Barron’s D.C. man documents the president’s history of class warfare

Jim McTague of Barron’s notes with interest in his latest “D.C. Current” column that President Obama’s latest “State of the Union” address avoided much of the class-warfare rhetoric that filled previous speeches.

This unilateral cease-fire in his war against the upper crust is far from permanent, however. Obama’s fiscal-year 2015 budget, like the fiscal-year 2014 version, proposes a raid on the well-to-do crowd’s retirement plans and the redistribution of their excess savings to the middle class. Tax-deferred retirement savings would be capped between $2.3 million and $3 million, according to an August 2013 report by the Employee Benefit Research Institute.

Obama probably held back on throwing a verbal haymaker at our most financially successful citizens because it does not poll well. Americans are not Russians. We don’t seek punishment for the financially successful. I asked Joel Benenson why the SOTU 2014 had been scrubbed of class-warfare rhetoric. Benenson, who bills himself as Obama’s “pollster general,” gave a two-part answer:

First, he said, since the fiscal-cliff deal with Republicans last January rolled back the Bush tax breaks for the rich, there no longer is a need for Obama to talk about them. (The agreement increased rates for individuals who make more than $400,000 annually and couples who make more than $450,000 annually from 35% to 39.6%.) And second, said Benenson, it was ludicrous to equate raising taxes on the rich with class warfare. He said Obama had never played the class-warfare card.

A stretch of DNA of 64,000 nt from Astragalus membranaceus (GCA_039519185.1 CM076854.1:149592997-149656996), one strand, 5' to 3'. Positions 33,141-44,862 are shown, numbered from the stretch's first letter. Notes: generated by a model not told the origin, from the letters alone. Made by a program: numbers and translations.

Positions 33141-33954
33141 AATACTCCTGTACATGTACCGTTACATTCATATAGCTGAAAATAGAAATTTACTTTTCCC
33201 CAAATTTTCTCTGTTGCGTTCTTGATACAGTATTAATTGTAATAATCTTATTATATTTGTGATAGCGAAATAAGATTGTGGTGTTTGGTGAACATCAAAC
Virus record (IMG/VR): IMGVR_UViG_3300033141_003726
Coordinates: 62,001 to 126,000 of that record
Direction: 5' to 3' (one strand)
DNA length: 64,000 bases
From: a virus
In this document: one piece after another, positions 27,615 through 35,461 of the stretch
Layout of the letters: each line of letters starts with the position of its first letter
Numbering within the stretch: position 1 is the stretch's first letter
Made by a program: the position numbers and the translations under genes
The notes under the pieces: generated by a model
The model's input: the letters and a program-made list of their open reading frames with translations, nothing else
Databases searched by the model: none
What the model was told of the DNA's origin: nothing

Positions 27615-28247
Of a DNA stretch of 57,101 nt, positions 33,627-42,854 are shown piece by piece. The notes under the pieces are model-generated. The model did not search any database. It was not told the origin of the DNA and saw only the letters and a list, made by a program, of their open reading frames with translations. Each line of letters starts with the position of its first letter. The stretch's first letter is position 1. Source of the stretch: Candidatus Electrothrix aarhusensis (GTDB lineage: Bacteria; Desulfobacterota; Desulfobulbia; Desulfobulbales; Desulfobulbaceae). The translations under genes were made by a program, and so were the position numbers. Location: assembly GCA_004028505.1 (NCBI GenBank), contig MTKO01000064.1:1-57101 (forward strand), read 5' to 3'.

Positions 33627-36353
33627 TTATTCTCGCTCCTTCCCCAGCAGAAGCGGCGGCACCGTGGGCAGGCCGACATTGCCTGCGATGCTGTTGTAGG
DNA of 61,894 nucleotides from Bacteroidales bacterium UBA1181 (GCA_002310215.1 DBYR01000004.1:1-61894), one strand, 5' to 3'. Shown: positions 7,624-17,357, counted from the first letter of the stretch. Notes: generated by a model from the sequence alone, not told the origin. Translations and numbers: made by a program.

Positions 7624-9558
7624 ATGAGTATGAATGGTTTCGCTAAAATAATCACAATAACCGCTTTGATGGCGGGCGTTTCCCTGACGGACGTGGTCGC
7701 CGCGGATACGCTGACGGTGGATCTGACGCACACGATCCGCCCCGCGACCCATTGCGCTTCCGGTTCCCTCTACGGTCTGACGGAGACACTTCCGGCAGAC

Benenson’s answer echoes a line from Obama’s 2012 SOTU address: “Now, you can call this class warfare all you want; but asking a billionaire to pay at least as much as his secretary in taxes? Most Americans would call that common sense.”

The record shows that beginning in 2011, Obama began depicting the rich as being rapacious and unpatriotic. This was the year after voters gave the GOP control of the House. With a re-election campaign looming, Obama was looking for a new way to fire up his left-wing base. …

… Obama’s current strategy is to blame the rich for the middle class’s failure to save for retirement, a strategy he first trotted out in his fiscal-year 2014 budget. A fact sheet for journalists from the White House Press Office, distributed immediately prior to this year’s SOTU speech, says that Obama’s next budget will propose “removing retirement tax breaks for the wealthiest while improving them for the middle class.”

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